It was nearly Christmas 1963 when one mother received a call confirming their foster home was able and willing to take in an almost 12 month old girl and her 4 year old brother while another mother was attempting to take care of her so that she could be reunited with her children… one day.
Through a variety of circumstance, with God weaving details and lives in a way only God can do, I and my brother Mike were both adopted being gifted with the last name Murphy. What a gift adoption is; being offered a family and a name saying… you are wanted. You belong.
We arrived into a home ran by a full-time homemaker and ex-Marine. The orderly home was exactly what these children needed; every meal at mostly the same time every day. Routine and consistency. I was expected to follow the rules without question and without complaint. (I actually think I did that pretty well until my teenager years when I decided to become a little more vocal with my opinions- not really well received. )
Fast forward to my 10th year of life to the day a car pulled up along the street in front of our house as a stranger called my name. I approached this car meeting the mother who was now ready to be reunited with her children.
She asked if I was happy and I assured her that I was. It would be nearly 20 more years before I would lay eyes on this mother again. More years later I heard that my mother -the one who worked to be reunited with her children – was offered the opportunity to have her two children that were adopted years earlier returned. That would have included that then 10 year old daughter she met on the sidewalk that summer day. It was then that she made a decision that only a mother could make. She said “no”. She said she knew the family I was adopted by was the only family I knew. This mother sacrificed what her Mother’s heart longed for to offer what she believed was best… for me.
My life continued as it had- full of safety, love, and the usual normal fun childhood experiences. I fished with Dad, cooked with Mom, pretend ironed Dad’s hankies, ran in the summer rain, snow forts in the winter with bread bags over my socks, you know, regular kids stuff prior to computers.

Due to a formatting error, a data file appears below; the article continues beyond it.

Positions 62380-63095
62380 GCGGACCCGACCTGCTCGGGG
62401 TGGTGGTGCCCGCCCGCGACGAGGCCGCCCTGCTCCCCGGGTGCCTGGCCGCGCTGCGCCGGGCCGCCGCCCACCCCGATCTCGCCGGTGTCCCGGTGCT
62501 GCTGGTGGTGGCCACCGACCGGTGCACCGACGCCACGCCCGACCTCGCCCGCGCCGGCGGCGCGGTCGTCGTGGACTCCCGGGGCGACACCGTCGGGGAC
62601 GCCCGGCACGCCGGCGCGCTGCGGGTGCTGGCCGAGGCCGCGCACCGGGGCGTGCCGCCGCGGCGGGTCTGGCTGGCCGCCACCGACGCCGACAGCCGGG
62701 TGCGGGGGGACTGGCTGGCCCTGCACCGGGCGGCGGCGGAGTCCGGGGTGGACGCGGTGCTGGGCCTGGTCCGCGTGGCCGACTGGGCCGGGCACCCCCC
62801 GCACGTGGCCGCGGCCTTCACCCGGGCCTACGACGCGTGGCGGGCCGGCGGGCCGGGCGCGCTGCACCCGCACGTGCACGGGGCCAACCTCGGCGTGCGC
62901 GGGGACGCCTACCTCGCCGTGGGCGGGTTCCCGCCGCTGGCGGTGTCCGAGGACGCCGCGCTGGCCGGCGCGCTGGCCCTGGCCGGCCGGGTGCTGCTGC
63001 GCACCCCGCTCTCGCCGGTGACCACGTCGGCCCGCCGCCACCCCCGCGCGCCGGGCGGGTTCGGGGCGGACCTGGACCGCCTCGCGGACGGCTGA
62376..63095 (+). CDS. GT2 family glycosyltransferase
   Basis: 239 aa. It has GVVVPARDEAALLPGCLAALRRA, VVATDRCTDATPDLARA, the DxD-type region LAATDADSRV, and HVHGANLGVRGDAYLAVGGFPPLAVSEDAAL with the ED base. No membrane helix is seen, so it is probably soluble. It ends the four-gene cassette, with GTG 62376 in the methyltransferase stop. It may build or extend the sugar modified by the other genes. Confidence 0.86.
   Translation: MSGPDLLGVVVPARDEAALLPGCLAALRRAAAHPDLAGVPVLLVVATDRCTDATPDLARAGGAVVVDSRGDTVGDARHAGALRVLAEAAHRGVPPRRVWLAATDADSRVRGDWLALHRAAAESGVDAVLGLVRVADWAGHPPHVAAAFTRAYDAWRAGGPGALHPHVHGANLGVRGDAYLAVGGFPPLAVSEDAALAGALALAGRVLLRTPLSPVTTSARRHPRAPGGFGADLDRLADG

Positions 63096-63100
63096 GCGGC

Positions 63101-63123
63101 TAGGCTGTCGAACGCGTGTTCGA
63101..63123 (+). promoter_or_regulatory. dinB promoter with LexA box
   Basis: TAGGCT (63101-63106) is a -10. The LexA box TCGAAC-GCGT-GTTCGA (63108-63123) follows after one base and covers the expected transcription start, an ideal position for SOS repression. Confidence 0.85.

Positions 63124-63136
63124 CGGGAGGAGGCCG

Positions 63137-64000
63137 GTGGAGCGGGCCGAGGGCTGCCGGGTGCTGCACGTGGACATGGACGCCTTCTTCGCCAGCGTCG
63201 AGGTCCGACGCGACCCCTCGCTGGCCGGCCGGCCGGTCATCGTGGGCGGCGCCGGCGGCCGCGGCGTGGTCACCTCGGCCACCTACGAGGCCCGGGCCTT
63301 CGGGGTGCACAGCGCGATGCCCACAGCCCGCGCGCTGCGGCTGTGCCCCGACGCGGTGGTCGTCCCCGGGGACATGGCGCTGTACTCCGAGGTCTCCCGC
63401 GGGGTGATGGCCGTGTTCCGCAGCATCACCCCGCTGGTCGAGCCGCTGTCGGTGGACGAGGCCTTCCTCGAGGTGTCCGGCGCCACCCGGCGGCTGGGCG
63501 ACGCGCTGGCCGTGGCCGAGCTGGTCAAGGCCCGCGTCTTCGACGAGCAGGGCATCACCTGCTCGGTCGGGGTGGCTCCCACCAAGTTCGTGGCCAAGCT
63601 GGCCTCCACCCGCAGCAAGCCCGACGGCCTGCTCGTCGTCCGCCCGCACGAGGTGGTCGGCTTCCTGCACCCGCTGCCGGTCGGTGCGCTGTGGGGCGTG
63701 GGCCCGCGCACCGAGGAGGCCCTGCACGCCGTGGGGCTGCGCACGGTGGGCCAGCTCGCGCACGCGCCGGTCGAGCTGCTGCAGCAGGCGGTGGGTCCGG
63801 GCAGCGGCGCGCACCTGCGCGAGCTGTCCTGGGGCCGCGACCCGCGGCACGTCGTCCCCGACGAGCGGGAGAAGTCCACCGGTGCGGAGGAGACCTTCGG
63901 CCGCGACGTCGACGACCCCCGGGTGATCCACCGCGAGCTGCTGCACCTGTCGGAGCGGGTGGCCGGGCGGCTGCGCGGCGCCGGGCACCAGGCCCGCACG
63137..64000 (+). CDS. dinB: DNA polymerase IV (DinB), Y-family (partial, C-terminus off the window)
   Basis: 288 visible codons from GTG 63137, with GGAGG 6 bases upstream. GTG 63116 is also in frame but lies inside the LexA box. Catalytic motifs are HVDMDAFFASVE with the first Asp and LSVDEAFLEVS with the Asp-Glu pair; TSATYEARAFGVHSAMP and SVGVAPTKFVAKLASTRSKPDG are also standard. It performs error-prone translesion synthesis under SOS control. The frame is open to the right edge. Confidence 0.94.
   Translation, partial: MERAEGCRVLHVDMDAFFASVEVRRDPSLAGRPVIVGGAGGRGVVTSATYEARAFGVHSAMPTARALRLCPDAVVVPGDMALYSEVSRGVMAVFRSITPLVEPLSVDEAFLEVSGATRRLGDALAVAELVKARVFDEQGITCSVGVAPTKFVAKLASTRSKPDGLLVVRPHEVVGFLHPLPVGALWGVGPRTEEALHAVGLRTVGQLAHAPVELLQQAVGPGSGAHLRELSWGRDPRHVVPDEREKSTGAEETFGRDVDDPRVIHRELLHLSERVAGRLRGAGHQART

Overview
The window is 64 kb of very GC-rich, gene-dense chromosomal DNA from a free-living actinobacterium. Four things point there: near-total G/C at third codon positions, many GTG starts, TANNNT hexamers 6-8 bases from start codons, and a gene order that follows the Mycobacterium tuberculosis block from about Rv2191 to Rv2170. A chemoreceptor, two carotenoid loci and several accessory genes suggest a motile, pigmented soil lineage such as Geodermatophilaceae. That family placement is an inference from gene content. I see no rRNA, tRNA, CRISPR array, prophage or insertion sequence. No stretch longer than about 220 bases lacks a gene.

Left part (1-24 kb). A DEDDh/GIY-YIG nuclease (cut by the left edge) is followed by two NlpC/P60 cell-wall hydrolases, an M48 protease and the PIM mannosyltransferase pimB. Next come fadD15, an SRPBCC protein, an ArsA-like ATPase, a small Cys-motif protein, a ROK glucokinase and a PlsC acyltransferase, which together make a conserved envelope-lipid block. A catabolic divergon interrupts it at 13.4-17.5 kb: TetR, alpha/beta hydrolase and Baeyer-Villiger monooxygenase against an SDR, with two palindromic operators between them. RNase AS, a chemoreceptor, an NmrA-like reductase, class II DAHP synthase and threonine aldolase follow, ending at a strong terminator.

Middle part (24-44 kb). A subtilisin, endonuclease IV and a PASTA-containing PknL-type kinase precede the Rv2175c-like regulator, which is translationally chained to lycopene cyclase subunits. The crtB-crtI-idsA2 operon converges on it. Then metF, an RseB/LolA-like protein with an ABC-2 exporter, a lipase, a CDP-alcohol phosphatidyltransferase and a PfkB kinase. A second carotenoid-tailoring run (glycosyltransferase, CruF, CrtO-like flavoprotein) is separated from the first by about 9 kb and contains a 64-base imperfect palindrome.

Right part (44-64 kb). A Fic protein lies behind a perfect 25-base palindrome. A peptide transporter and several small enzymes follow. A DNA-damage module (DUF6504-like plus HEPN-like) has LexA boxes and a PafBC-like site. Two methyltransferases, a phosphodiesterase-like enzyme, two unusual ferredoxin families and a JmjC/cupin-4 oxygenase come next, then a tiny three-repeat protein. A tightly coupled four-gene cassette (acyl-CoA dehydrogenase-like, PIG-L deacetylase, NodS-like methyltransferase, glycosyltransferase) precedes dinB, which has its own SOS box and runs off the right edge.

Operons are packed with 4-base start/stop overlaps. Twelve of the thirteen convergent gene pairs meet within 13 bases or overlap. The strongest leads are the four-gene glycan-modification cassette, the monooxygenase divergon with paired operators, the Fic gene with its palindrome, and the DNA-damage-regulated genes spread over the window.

Being raised by World War II veterans offered to me the example of responsible living while introducing me to the God who created me allowing me plenty of opportunity to grow in my faith in God (translated means we went to church…a lot.) I really tried my best to hold back my desire to be a voice for justice-though mostly justice for me at that time. I once sighed or made some groaning sound at what my mother made for supper when I was in high school and I was promptly told that I would “not be invited to join them for dinner” and that I was invited to make my own meal. I initially thought it a fairly fine idea until a few nights later she made something I really liked. Now, looking back, I actually think she just may have done that on purpose….. I was invited to re-join her and Dad for supper if I felt like I could now “accept what was prepared without complaint”, my slightly rebellious nature wanted to say, “maybe I’m not ready yet” but the pull of whatever she made won and I agreed to return to the respectful mannerly ‘no complaint’ expectation.
At the age of 40 I completed by degree as a nurse choosing to work on the reservation I was born into. It so happened that the mother who chose life for me decided to retire to her same reservation having reached 70 thinking it a good age to stop working full-time as an alcohol and drug abuse counselor.
Living on the same reservation brought many more opportunities to get to know my mother, Betty. It didn’t take long to discover where my drive to fight for justice came from as well as my story-telling gene and sense of humor. Sadly my two families collided just one year earlier at Mike’s funeral as we all mourned the loss of someone we all believed was too fun, too full of life to have ever believed he wouldn’t just always be here. Or, maybe, I always believed he would always be here…
My two mothers both loved the same children and both lost their son, Mike. Both went to Flandreau Indian Boarding school though nearly 10 years apart. Both mothers found more opportunities to connect through Tribal meetings for old-er native people and developed a friendship as widows and mothers who both loved their children,
Today is a very special day as the mother who God chose to give me life through celebrates her 86th birthday! Today also marks Day 2 in heaven for my mother – who God also chose – who gracefully stopped aging at the beautiful age of 97… now eternally young living in the presence of Jesus.
I have been doubly blessed to have two mothers. I hear from so many who had one mother who they lost so many years ago; for some when they were but a small child. I have no answer as to why I would be offered this gift of two mothers and for so many years. Though each were not perfect they each loved and love in their own way as living examples to press on and face each day with purpose. They lived in all their imperfect humanity so that I can be an imperfect Mom to my own children hopefully having taught and modeled living life with respect, love and laughter teaching my children and now grandchildren to trust in the God who created us all and loved us first.
The Tale of Two Moms is my true story. Today my emotions waiver from sadness to joyful anticipation of future reunions, gratefulness to still have a mother this side of heaven getting to experience another birthday then I’m back to sadness for me and others without their mothers.
I must press on facing each day with purpose, taking all the best I’ve been offered by the warrior-mothers God chose for me, take time to pray, to laugh, to fight for justice, maybe iron a little, cook sometime and love….really love.